Village wastewater ordinances head to town attorney for review

The Town of Charlotte, VT

Road updates include Selectboard approving lower speed limit on Church Hill Road

Monday’s Selectboard meeting convened a bit late due to a site visit to Thompson’s Point. Members viewed the town-owned property by boat, with the houses along the lakeshore appearing “well maintained” said Selectboard member Louise McCarren. A second site visit to view portions of the property being leased, brush hogged and mowed is scheduled for September 9.

Wastewater ordinances now with town attorney
After a protracted discussion on the requested changes to the draft wastewater ordinances, the Selectboard recommended the updated documents be sent to the town attorney for legal review. Member Fritz Tegatz discussed the memo to the board outlining the changes, which included aligning terms with current zoning regulations definitions and adding explanatory language to the term “feasibility.” The Selectboard expects an appeal and petition of the ordinances by interested parties.

Member Carrie Spear requested the ordinances be put to a vote on Town Meeting Day instead of on the November ballot. She said the committee focus changed from “helping folks here in the village” to elderly housing and commercial business. “The whole town should have an opportunity, not part of this five or 10 people to change something so dramatically with a very limited amount of [input].”

When it came to users of the system, Selectboard Chair Matt Krasnow said, “If the ordinance goes through … we would encourage the board to ask CVFRS to apply to be on the municipal wastewater system and be a paying member… I think the ordinance would have to apply to all equally. While [CVFRS] have been grandfathered in, it is not a town building or a town asset.”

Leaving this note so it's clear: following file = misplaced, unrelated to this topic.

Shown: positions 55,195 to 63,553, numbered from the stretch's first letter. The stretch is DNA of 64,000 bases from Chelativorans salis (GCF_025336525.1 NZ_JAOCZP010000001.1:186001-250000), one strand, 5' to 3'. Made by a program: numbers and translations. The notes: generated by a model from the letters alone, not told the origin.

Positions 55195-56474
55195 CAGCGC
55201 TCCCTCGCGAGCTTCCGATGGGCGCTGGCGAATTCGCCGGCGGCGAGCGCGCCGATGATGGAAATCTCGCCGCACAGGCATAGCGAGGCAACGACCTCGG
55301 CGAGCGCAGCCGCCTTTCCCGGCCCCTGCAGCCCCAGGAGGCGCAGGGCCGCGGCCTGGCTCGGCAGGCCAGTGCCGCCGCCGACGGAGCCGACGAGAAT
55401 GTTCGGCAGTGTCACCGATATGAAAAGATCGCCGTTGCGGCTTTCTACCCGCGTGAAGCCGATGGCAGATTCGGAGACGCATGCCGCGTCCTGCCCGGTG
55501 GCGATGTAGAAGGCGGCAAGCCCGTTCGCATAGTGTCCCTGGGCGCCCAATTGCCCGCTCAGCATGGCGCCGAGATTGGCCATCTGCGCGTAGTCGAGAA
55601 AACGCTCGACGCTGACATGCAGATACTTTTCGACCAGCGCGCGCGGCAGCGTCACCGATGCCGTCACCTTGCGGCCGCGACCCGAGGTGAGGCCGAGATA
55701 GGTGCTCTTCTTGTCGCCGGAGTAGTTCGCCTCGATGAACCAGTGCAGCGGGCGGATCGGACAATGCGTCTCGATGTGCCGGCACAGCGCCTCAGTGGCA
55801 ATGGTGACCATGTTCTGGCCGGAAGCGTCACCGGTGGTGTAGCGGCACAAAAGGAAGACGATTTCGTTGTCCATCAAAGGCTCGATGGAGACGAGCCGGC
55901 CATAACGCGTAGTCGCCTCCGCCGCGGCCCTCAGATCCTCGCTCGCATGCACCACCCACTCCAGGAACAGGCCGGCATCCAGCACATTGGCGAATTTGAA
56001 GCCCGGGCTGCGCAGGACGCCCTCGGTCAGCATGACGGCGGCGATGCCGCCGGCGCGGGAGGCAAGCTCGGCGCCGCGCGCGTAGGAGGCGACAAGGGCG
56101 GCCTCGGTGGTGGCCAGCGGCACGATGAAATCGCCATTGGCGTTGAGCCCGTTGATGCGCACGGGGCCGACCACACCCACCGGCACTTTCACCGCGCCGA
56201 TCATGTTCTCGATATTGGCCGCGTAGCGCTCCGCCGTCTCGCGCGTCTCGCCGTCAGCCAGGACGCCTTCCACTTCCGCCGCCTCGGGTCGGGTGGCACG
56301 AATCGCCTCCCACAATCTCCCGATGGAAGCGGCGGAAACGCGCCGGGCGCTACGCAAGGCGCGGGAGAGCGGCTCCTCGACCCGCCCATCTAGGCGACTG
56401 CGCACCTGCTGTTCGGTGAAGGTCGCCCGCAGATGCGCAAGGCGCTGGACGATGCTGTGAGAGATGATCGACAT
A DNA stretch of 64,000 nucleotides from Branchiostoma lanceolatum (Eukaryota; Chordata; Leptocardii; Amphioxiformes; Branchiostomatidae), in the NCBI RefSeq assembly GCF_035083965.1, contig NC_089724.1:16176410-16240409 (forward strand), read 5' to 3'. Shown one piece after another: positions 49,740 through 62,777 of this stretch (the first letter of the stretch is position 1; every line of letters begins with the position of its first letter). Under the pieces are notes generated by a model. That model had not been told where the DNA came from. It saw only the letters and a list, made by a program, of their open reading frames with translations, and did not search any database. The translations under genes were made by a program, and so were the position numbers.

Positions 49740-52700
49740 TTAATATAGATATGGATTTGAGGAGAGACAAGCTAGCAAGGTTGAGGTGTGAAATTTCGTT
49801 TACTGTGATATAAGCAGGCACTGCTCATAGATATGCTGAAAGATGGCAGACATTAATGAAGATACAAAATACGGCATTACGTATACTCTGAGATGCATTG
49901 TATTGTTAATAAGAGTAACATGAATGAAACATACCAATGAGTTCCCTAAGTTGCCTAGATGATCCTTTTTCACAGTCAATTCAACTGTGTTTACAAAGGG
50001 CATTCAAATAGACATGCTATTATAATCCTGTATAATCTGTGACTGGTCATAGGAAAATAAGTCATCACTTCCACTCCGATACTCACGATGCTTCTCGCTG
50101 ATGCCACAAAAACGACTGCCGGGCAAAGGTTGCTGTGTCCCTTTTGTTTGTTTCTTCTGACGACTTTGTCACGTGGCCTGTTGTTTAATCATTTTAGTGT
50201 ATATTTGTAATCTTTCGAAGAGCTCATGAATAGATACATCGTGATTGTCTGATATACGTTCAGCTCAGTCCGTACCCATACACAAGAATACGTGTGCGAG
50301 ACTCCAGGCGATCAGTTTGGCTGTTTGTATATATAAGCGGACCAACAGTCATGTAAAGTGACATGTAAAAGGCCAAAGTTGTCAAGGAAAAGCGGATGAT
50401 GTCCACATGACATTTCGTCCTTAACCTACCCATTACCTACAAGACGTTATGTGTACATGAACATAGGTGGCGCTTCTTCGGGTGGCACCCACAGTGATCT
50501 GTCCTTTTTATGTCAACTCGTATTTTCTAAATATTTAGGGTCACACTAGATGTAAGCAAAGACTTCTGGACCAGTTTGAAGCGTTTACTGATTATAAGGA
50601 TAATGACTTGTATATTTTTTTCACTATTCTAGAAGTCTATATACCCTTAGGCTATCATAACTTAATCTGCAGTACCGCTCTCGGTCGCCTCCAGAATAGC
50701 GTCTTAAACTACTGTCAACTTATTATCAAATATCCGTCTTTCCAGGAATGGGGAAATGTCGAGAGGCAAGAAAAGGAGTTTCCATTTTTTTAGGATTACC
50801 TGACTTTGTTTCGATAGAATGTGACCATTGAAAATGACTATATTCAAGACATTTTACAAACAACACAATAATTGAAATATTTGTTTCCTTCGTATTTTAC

As in previous meetings, Dr. Andrea Regan of the Charlotte Health Center and Jeff Herzberger, vice president of the Charlotte Children’s Center board of directors, expressed similar sentiments supporting the ordinance and interest in the process moving forward. Herzberger asked when an application could be submitted. Krasnow responded the board would “have to approve the three benchmarks” and estimated with consecutive meetings it could take two to four weeks to approve the ordinances, followed by a 45-day appeal process.

Amendments to town plan on Nov. 5 ballot
The continuation of the Selectboard’s second public hearing for proposed amendments to the town plan was motioned and closed. Planning Commission Chair Peter Joslin recommended closing the hearing and said the commission “discussed changes the Selectboard had added, and we voted unanimously that they are still in line with intent to updates to the town plan.” He also provided a letter to the board. The board approved putting the amendment on the November 5 ballot.

Road updates
Krasnow opened bids for an engineering study of the failed portion of Monkton Road. Of the three bids received, one was disqualified for not meeting the RFP requirement of attending the mandatory site visit. Dubois-King bid $68,408 and Golder bid $108,798. The board asked Town Administrator Dean Bloch to review the information provided by the bidders and present his findings at its next meeting.